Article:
Nonetheless, under-the-counter sales of unauthorized software and DVDs persist in various locations, and authorities continue to grapple with effective enforcement measures against such sales. To assist government efforts, the private sector has been active in promoting awareness and enforcement of intellectual property rights. For example, in late October 2003, 16 Omani companies signed the Business Software Alliance (BSA) Code of Ethics; many more firms have since signed on. The Code of Ethics declares that the signatories would neither commit nor tolerate the manufacture, use or distribution of unlicensed software and would only supply licensed software to customers. The government signed a three-year contract with Microsoft Corporation for the use of the company's licensed products in 2006, and in 2007, Microsoft reached agreement with several local companies to halt their distribution of unauthorized software. According to local satellite TV representatives, the Ministry of Commerce and Industry has staged sporadic raids on unlicensed distributors of pirated satellite signals in response to industry complaints, though the problem persists.
Oman joined the World Intellectual Property Organization (WIPO) in February 1997, and registered as a signatory to the Paris and Berne conventions on intellectual property protection in July 1999. In 2005, Oman acceded to the WIPO Copyright Treaty and the WIPO Performances and Phonograms Treaty. In 2007, Oman acceded to a number of intellectual property treaties, conventions, and protocols in accordance with the implementation of the U.S.-Oman Free Trade Agreement and in 2008 it became a signatory to the International Convention for the Protection of New Varieties of Plants.
The Ministry of Commerce and Industry, in coordination with WIPO, has conducted a number of seminars to raise national awareness of the importance of protecting intellectual property. Oman has also worked closely with the United States Patent and Trademark Office (USPTO) in the area of intellectual property rights protection. Several Omani officials have traveled to the United States for IPR training, and the USPTO has hosted several IPR enforcement seminars for government officials in 2006 and 2008. There are plans for more events in 2009 focusing on specific FTA commitments.
Transparency of the Regulatory System
The government recognizes that its regulatory environment may hamper investment and commercial activity. In addition to ownership and agency requirements already mentioned, licensing of business activities can be time-consuming and complicated. The absence of a particular clearance can stall the entire process. For example, processing shipments in and out of the Mina Qaboos Port can add significantly to the amount of time it takes to get goods to market or inputs to a project.
Oman's tax laws also impede foreign investment. Although Oman amended its tax laws to allow national tax treatment for joint ventures regardless of percentage of foreign participation, branches of foreign companies are taxed at 30 percent of income. Oman's labor laws, which require minimum quotas of Omani employees depending on the type of work, form another potential impediment to foreign investment. The government's Omanization effort has been the subject of criticism in the Omani private sector, which often complains that it can harm productivity and restrict hiring and firing policies. Under the U.S.-Oman Free Trade Agreement, U.S. companies are not fully exempt from Omanization requirements.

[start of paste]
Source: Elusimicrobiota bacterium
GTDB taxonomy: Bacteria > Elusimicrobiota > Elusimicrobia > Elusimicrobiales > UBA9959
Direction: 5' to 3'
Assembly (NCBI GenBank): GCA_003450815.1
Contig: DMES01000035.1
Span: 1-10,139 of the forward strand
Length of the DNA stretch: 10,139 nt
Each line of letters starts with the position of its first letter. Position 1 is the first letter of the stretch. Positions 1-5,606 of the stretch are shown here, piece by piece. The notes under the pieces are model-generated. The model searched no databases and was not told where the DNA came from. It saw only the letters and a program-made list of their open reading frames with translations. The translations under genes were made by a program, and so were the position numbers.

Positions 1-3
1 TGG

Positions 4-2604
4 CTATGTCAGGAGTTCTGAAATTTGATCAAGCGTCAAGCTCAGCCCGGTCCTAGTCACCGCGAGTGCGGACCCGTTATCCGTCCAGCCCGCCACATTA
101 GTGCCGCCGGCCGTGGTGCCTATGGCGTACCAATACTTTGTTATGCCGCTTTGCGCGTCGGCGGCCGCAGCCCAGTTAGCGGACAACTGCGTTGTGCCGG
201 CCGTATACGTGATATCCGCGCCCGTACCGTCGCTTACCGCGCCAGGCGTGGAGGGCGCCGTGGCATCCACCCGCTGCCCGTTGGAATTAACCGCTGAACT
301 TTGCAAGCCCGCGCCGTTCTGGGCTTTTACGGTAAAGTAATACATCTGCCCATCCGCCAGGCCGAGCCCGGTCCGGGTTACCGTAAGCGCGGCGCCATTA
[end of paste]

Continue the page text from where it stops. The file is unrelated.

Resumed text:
Government red tape and long delays in official decision-making are other frequent complaints in the local private sector. Because decisions often require the approval of multiple ministries, the government decision-making process can be tedious and non-transparent.
In 2003, the Telecommunications Regulatory Authority (TRA) began functioning as a legal and regulatory body in Oman. The TRA oversees the process of liberalization and privatization of the telecommunications sector. Chaired by the Secretary General of the Ministry of National Economy, the TRA's committee members include officials from the Royal Oman Police. In order to meet Oman’s FTA commitments, the TRA has issued new procedures for businesses to qualify for Class I licenses and is currently working with a consultant to revise additional licensing criteria. The privatization framework law passed in July 2004 provides for a new regulator for public utilities.
The government has issued a series of regulations aimed at increasing transparency and disclosure in its financial markets. The Capital Market Authority (CMA) has ordered all public companies to comply with a set of standards for disclosure. Under the requirements, holding companies must publish the accounts of their subsidiaries with the parent companies' accounts. Companies must fully disclose their investment portfolios, including details of the purchase cost and current market prices for investment holdings. The new initiatives also require publication of these financial statements in the local press. At the same time, the Central Bank has introduced new rules to limit the level of "related party transactions" (financial transactions involving families or subsidiary companies belonging to major shareholders or board members) in Oman's commercial banks. The new rules will help increase transparency in financial transactions in local banks and the Muscat Securities Market (MSM), and will help clarify the activities of publicly traded companies. Finally, the CMA has moved to shorten the time period companies have to file their financial statements after the close of the fiscal year from three months to two, shorten the time period in which companies have to hold their annual meeting after the close of the fiscal year from four months to three, and require that an internal audit be completed for joint stock companies with capital of over five million RO (USD 13 million).